The Sweet Benefits of Membership
- Best Rate Guarantee
- Flexible cancellation
- Contactless service
- Member discounts
There’s no denying that New Orleans has a bit of a reputation of letting loose — and if you’re rolling down Bourbon Street for Mardi Gras, there’s no denying you’ll be be shown an unforgettable party while you laissez les bons temps rouler. But look beyond the beads and streamers, and you’ll see both time-tested and cutting-edge fine dining establishments serving up mouth-watering bayou and international fare, charming Paris-inspired street cafes, pockets of colorful art and the best jazz clubs in the country. Here is our guide for exploring the Big Easy like a seasoned local.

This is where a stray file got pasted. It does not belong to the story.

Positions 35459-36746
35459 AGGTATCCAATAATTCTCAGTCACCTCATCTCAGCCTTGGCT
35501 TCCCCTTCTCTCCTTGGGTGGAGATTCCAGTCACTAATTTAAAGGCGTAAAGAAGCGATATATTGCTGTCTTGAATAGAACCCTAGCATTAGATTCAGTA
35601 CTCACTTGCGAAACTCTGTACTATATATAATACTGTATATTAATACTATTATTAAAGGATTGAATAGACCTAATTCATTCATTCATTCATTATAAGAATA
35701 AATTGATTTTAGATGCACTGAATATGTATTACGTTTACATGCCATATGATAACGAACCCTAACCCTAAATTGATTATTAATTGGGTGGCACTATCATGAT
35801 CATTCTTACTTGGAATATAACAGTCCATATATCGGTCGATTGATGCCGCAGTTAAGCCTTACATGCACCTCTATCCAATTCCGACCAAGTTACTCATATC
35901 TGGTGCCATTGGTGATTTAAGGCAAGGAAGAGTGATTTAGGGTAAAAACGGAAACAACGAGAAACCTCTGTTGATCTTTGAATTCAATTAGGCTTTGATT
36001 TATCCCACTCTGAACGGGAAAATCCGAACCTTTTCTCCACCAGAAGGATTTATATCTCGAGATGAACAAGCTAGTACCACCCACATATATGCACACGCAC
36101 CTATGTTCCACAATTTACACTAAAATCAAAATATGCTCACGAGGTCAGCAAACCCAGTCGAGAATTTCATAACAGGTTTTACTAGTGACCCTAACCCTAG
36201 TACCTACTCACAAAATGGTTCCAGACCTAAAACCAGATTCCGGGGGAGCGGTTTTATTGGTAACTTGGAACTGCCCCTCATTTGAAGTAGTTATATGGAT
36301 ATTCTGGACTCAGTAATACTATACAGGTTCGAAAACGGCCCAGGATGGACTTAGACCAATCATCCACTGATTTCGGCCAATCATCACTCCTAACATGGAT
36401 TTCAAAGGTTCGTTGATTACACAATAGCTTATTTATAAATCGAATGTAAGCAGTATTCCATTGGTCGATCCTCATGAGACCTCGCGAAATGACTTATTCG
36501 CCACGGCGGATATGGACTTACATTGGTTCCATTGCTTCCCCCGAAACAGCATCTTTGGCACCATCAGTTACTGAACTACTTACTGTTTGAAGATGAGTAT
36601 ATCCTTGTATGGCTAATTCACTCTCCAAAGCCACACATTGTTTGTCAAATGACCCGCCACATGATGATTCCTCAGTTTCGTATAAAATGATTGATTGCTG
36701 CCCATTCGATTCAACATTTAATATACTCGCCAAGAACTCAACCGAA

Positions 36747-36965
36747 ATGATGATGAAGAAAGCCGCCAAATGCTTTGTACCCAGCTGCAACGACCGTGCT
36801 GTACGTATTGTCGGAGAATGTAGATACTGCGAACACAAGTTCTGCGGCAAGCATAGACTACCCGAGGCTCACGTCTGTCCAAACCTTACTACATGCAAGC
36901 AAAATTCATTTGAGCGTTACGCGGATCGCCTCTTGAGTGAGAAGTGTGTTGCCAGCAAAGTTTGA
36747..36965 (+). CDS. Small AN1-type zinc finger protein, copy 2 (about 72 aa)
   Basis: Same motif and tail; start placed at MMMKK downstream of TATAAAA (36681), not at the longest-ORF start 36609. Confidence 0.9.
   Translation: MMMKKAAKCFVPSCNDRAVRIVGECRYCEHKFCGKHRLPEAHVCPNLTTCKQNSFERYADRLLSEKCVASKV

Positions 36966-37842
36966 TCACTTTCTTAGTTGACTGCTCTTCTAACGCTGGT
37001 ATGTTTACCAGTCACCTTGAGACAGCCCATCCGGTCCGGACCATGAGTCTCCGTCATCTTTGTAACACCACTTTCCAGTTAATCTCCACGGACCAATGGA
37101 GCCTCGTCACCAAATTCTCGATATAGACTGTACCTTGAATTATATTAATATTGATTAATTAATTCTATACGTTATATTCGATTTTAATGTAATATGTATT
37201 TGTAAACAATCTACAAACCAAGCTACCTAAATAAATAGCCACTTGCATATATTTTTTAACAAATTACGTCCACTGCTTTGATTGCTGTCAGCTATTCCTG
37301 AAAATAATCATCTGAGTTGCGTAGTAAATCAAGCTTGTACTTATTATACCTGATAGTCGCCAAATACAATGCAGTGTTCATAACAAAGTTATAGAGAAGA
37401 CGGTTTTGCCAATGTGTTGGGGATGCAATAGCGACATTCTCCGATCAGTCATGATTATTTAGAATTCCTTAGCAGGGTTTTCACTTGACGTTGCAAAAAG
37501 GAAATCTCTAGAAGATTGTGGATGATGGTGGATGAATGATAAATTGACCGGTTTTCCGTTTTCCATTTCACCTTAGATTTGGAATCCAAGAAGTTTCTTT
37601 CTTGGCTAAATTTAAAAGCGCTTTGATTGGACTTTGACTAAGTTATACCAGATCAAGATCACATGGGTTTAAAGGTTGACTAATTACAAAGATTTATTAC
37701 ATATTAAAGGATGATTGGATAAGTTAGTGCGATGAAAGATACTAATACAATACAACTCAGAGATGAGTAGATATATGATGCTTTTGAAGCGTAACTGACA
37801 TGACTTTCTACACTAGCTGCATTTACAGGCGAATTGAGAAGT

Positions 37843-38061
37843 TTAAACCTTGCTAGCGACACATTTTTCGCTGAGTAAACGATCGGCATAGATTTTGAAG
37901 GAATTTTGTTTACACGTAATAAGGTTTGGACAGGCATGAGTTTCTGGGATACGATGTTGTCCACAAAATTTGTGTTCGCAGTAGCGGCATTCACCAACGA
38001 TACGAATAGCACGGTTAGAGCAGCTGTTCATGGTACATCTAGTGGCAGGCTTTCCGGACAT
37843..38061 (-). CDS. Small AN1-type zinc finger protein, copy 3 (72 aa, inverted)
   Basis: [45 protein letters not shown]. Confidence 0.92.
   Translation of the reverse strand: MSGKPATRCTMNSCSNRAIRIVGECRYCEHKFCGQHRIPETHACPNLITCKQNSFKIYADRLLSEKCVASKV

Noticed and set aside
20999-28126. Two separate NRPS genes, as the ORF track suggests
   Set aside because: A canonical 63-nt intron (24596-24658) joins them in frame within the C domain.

As you plan future trips, please double check with the featured business’s websites as, given safety measures in place and state regulations, hours and operations may be affected.
Address: 535 Tchoupitoulas St, New Orleans, LA 70130
For an authentic taste of New Orleans, with its rich mélange of cultures and the tempting bounty of the Gulf, you don’t have to travel far — Compère Lapin is located right inside Old No. 77 Hotel & Chandlery. Chef Nina Compton brings both her Caribbean roots and her classical French culinary training to the daring menu, elevating ancient indigenous ingredients to fine dining splendor, offering unforgettable dishes as inspired as the city herself.
Address: 8201 Oak St #1, New Orleans, LA 70118
DTB stands for Down the Bayou, and the menu reflects the name — playful, adventurous and rooted in the deep heritage of the coastal region. The dishes are exquisitely presented and equally as delicious, but DTB is a lively and bustling spot that encourages community, where you can grab a locally sourced cocktail and enjoy the neighborhood vibes.